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Everything posted by RickBeer

  1. It will abate, yes.
  2. No, that's not right. And you'll see that the instructions don't include any LME or any booster. The two cans will make a 6.2% beer.
  3. Spigot.
  4. Two words. Cold crashing...
  5. No. You should wait 21 days and then bottle (or cold crash if you'd like). Taking a taste every week simply wastes beer.
  6. Take a folded piece of cloth or a sponge and put it over the tip of the probe, taping it so the tip of the probe is below the fluid level. Measuring the air temp isn't what you want to do (but it's better than nothing), you want to measure the wort temp. However, at 72 hours you're headed toward the end of peak fermentation anyway.
  7. If you think this is cold crashing, please immediately sell your kit on Craigslist and exit the hobby. To find out what cold crashing is, read the next post. No beer was harmed in the posting of this picture.
  8. Keep in mind that you can use that setup on any frig or freezer. Instead of a dorm frig, I have a normal sized freezer that I absconded with from my in-law's house after we moved them to assisted living. It's on the right in this picture. You can then make a freezer into a frig by setting it to 37 degrees for example. Mine allows me to ferment as many as 7 LBKs at once, although it's tough to do that if you start each a week after the other, because peak fermentation drives the temp controller (I move it to the newest batch), and therefore makes the others cooler. And temp does differ from bottom to top. The main issue with this freezer is that it has coils under the shelves, so they aren't moveable. Therefore, I couldn't use it to do say a 5 gallon bucket. Those that are handy can make their own controller. You don't end up saving that much, but mine has the advantage of both operating as an extension cord (i.e. supplying 2 non-switched outlets, plus I have a heat side, so I can put a paint can heater in the bottom of the freezer and use it to warm things if they are too cold.
  9. No. OG, 42, so 4 weeks. Again, just a guide.
  10. No calculator is needed. (OG - FG) x 131.25
  11. Read this post, including the video I posted after it. Clearly, if you think your hydrometer is reading "4.3", you don't know how to use it.
  12. I actually did that with all of mine when I got them, because the forum told me too Remember to make sure you measure the water very carefully. The more times you fill a smaller measuring container, the more inaccurate your total will be... Also remember that a few ounces one way or the other won't make any noticeable difference.
  13. Again, you may want to do some reading. Sugar, is sugar, is sugar. Well, not really, from a chemical composition standpoint. But whether you use table sugar, or corn sugar isn't going to make a squat of a difference. Yes, there are some recipes out there that have you add sugar. Not many here, if any. If you buy a can of Cooper's extract, it will tell you to add 2.2 pounds of sugar. Add LME instead, much better result. Belgian beers often add Belgian candi sugar or syrup.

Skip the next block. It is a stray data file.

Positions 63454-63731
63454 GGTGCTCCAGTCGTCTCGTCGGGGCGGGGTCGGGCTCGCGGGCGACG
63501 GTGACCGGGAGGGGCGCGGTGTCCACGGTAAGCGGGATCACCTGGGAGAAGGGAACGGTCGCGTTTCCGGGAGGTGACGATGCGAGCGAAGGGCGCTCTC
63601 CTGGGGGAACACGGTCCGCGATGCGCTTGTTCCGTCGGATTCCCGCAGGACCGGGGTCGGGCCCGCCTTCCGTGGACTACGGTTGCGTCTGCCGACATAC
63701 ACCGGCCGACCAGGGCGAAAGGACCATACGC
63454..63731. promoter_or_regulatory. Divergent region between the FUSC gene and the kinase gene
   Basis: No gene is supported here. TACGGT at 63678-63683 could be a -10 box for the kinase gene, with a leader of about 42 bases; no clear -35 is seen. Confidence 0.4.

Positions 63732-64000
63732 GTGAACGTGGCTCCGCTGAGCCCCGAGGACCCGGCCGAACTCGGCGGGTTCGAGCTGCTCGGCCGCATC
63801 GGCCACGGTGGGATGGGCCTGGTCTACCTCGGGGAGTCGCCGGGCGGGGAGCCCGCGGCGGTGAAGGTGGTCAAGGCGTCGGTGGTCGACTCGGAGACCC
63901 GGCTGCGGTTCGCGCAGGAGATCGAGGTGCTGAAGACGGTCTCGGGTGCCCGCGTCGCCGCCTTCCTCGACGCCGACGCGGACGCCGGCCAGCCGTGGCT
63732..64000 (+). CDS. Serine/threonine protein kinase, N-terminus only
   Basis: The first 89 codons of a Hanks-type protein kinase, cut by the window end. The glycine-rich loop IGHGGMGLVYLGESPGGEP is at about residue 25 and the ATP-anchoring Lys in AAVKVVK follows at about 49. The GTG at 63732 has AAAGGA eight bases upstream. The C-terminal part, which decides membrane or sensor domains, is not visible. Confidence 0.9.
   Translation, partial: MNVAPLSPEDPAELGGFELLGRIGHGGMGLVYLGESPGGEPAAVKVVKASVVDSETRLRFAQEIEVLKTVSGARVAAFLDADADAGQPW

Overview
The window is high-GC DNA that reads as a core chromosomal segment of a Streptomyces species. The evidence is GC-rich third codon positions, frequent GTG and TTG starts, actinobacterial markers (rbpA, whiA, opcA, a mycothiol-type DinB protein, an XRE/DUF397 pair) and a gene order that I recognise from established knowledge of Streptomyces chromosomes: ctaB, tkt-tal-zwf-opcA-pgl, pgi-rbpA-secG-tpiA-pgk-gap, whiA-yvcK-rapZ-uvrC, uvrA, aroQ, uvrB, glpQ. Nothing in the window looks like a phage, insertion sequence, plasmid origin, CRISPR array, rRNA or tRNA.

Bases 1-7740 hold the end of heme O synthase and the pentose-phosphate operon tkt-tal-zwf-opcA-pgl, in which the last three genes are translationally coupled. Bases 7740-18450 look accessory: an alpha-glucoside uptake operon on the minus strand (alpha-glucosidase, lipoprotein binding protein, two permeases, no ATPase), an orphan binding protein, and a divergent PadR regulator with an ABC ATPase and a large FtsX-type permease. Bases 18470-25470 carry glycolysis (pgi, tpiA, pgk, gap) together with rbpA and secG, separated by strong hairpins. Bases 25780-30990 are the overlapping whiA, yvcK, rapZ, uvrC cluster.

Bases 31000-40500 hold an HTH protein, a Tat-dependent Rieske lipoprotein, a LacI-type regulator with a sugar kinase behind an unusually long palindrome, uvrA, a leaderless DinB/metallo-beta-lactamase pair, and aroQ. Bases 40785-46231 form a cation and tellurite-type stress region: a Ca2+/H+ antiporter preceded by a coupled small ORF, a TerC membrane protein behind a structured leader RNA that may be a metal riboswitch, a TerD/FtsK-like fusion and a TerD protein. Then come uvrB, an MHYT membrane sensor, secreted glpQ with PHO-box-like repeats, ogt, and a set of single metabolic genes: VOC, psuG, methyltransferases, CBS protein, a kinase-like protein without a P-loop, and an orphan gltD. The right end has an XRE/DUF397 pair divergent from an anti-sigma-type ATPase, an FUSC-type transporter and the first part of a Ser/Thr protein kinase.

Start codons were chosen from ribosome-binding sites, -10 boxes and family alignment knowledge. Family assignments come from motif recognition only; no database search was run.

14. Every day yeast cells die. You can hear them screaming in tiny little voices if you listen carefully... Ok, if you just put your ear to the yeast packet please exit the forum and do not return. Refrigerate them to keep them the most viable possible. Remove the night before brewing.
  15. All Mr. Beer refills, recipes, and cans are designed to brewed with 2.13 gallons of total wort. Bigger cans are more malt, but no more wort. Examine your LBK when it is empty, in bright light, to ensure you can see all markings. So, what happens if you put in 2 gallons total instead of 2.13 gallons? Your beer will be slightly maltier and slightly hoppier and slightly stronger.
  16. I've been brewing for almost 6 years now, and have NEVER added sugar to a batch. NEVER. You do used a special sugar for certain types of beer, but otherwise use LME or DME.
  17. That will simply thin out your beer. The cup of honey raises ABV and makes the finish drier, and the corn sugar just did it more. I always recommend making the recipe as stated before altering it so you know what it tastes like.
  18. No different than any other refill.
  19. You might want to spend some time reading the stickies at the top of the forum, and reading through posts that discuss your questions. Lots of good info to read. A way to cheat on conditioning time is to look at the original gravity of a recipe. Us the last digits, often a 4, 5, or 6, as the minimum number of weeks you should wait. But the reality is that everyone has different tastes. Go 4 weeks, take ONE bottle and refrigerate for 3 days, then try it. Do another bottle at 6 weeks, and another at 8. See what YOU like for that recipe.
  20. You don't. Meaning, as a newbie, brew them as specified. There are Mr. Beer recipes and the Mr. Beer Deluxe versions, that include extra malt extract, often a packet of LME. Do those. Then, when you've got things understood and can compare tastes with and without malt extract added, go for it.
  21. There is ZERO reason to go 4 weeks fermenting. It won't be better. The true way to know it's done is with two readings on a hydrometer, but I can tell you that 3 weeks is enough.
  22. Flat beer.
  23. 61 should be fine, because it will warm up from the yeast. "Lager" should be removed from any product that's actually an ale. All of Mr. Beer's base refills are ales, and most of everything else is an ale. They will note in the instructions if it's a lager, and provide special directions.
  24. You want the temperature of the wort to be around 65 degrees. Yes, 59 would be too cold. However, check the temperature higher up - sometimes on a shelf a few feet off the floor it may be a few degrees warmer. I'd want around 62 for a minimum.